Not All Stories Are Worth Telling.
Stay Cool, Kobayashi-sai!: A River City Ransom Story’s release has the unfortunate timing of coming out the same year as another entry into the River City Ransom universe, River City Girls. Being another Arc System Works side-scrolling beat-em-up, it has the dubious task of being compared to what I believe is the high watermark of the genre on Switch. You play as Kobayashi-San, who I believe is a leader of a gang of guys who are fending off some kind of interdimensional threat? Candidly, the story itself is nonsensical in a way that is tough to follow and really kind of non-consequential.
But that’s not terribly important if everything else is good, right? Kobayashi-sai’s move set is simple (jump, attack, and special move button) but manages to add variety in other ways. The distance between you and an enemy can change what type of attack is produced, as well as if you’re holding a different direction on the d-pad. One direction produces standard kicks, another allows a charging uppercut that pops enemies in the air where you can juggle them for a bit. The special move is a charge-up attack that hones-in on the nearest enemy with a flurry of attacks, with a separate bar that recharges over time. This simple repertoire of attack inputs is complemented by visual flair in each punch or dash. If you’re connecting a punch or kick with the enemy, it’s flashy and looks cool.
It falls apart when you try to connect those attacks with enemies. The window of how even on the plane you must be with enemies feels oddly narrow, many of my attacks whiffing in the air as the enemies scooch in to pound me afterward. Once you get past that, the limited input options make the skirmishes feel shallow. Furthermore, while there are some additional features like a CPU ally that walks alongside you and engages with the enemies, it’s not clear whether he actually helps or just looks busy and acts as a character you need to heal from time to time. There was also a few instances where once I beat a boss and they turned into a shadow figure, while my ally stated we had to beat them, they went and flew offscreen in a way that in practice felt more like some kind of error rather than an intentional chase moment. The genre is often reduced to being described as a button-masher, and while I think some of the better examples of the genre eschew that stereotype, that’s effectively what you’ll be doing here.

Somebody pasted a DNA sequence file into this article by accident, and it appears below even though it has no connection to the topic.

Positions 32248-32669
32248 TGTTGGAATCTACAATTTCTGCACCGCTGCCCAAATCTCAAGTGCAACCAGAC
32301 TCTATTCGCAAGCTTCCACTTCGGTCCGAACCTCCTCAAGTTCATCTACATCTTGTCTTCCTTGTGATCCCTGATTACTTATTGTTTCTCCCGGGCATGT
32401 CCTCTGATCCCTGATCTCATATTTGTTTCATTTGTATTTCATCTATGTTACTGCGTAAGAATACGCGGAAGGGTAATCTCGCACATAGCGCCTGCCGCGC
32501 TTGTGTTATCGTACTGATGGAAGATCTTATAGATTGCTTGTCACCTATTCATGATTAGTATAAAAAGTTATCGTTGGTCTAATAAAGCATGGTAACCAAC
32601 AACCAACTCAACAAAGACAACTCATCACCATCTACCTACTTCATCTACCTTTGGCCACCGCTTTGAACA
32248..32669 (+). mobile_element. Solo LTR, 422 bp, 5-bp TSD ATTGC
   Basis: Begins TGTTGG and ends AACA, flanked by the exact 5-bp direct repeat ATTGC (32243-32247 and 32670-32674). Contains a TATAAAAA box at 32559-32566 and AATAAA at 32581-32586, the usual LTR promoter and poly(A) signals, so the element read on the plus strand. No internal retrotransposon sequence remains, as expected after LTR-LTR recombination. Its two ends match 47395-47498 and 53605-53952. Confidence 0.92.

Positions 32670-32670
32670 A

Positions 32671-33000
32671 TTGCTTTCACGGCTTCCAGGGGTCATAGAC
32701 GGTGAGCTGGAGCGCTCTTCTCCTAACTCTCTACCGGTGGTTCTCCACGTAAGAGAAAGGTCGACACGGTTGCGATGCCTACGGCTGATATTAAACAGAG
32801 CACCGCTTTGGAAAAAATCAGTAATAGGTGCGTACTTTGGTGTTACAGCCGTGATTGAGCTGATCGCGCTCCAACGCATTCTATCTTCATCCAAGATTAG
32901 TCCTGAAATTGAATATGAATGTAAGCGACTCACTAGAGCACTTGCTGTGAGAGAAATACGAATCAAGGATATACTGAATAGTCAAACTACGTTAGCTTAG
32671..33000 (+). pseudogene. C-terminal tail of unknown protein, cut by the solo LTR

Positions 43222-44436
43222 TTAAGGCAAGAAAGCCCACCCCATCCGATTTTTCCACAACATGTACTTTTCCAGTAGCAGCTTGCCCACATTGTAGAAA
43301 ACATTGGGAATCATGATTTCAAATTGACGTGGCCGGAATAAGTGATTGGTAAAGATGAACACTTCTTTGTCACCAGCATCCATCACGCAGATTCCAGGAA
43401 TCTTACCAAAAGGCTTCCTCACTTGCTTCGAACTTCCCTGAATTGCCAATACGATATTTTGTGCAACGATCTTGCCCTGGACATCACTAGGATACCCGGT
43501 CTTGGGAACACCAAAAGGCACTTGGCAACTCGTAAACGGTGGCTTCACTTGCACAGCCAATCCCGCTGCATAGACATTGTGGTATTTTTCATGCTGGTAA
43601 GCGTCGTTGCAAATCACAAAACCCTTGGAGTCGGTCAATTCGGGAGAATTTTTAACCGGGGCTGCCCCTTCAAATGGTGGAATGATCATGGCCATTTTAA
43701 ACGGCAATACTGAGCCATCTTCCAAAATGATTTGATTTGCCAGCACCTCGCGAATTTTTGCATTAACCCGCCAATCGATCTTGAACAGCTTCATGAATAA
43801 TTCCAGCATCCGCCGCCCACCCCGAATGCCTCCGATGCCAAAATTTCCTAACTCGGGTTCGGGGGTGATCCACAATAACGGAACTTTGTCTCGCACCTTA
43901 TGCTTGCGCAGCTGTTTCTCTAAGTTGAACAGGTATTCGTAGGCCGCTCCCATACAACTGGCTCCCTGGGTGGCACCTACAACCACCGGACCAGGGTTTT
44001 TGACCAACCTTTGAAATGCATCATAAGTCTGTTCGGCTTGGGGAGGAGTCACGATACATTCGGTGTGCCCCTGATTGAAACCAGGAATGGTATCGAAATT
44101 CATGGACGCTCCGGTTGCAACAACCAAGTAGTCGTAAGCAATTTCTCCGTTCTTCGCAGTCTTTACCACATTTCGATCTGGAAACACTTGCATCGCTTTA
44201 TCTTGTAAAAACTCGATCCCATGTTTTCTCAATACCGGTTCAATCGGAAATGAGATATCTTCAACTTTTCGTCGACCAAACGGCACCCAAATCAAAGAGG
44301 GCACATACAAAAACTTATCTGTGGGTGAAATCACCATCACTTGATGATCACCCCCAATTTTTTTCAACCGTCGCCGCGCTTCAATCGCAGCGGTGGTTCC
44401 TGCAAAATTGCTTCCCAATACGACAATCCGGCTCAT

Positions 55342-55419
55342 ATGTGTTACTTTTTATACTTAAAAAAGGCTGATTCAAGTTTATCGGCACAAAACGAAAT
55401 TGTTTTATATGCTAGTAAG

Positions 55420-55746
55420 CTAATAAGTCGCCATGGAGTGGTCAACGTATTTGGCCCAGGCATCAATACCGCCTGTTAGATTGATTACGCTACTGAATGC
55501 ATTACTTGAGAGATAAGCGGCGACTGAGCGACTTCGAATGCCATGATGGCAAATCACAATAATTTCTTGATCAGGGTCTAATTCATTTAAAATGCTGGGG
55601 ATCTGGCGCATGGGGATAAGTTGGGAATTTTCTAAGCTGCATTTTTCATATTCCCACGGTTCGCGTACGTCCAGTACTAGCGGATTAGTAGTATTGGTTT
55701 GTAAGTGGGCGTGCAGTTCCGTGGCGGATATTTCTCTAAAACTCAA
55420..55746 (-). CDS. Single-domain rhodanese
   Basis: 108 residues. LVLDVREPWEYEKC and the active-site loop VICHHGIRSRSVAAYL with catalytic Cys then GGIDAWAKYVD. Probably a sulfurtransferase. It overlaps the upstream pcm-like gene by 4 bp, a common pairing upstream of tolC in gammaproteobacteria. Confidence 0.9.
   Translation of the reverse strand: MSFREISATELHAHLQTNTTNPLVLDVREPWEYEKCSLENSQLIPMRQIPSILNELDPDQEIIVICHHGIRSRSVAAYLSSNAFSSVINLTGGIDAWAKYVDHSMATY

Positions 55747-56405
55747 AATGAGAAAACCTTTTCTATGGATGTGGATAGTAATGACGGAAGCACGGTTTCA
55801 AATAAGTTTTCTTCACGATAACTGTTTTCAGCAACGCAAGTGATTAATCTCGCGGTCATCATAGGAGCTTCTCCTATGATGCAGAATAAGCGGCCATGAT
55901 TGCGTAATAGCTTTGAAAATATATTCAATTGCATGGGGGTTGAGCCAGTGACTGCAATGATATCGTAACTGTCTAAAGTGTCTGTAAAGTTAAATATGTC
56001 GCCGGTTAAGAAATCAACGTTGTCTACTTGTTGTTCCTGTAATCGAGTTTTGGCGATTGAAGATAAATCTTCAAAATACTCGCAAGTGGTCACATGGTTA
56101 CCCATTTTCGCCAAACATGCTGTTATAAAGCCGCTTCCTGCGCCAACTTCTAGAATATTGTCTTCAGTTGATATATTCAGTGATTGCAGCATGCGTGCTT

That blandness carries over to its visual presentation writ large. There’s a severe lack of diversity in different enemy types, the bulk of them being nondescript uniformed henchmen types with helmets and an awful screeching sound that’s made no matter what they’re doing. The world is technically open-ended in that you aren’t on a treadmill constantly going from left-to-right, but the backdrops (outside of a few) are muted in color. Music is one track on infinite loop, a musical number that is inoffensive until you’ve hit the 20th time it’s looped. Whether or not it was an intentional aesthetic choice,
And that carries through the entire experience. There are threads of interesting ideas weaved within, but largely don’t compliment each other or get sewn into a more cohesive larger picture. Stuff like the swapping of allies in battle could have been more compelling or the diverse move set could have been more effective in a better game, but this is not that better game.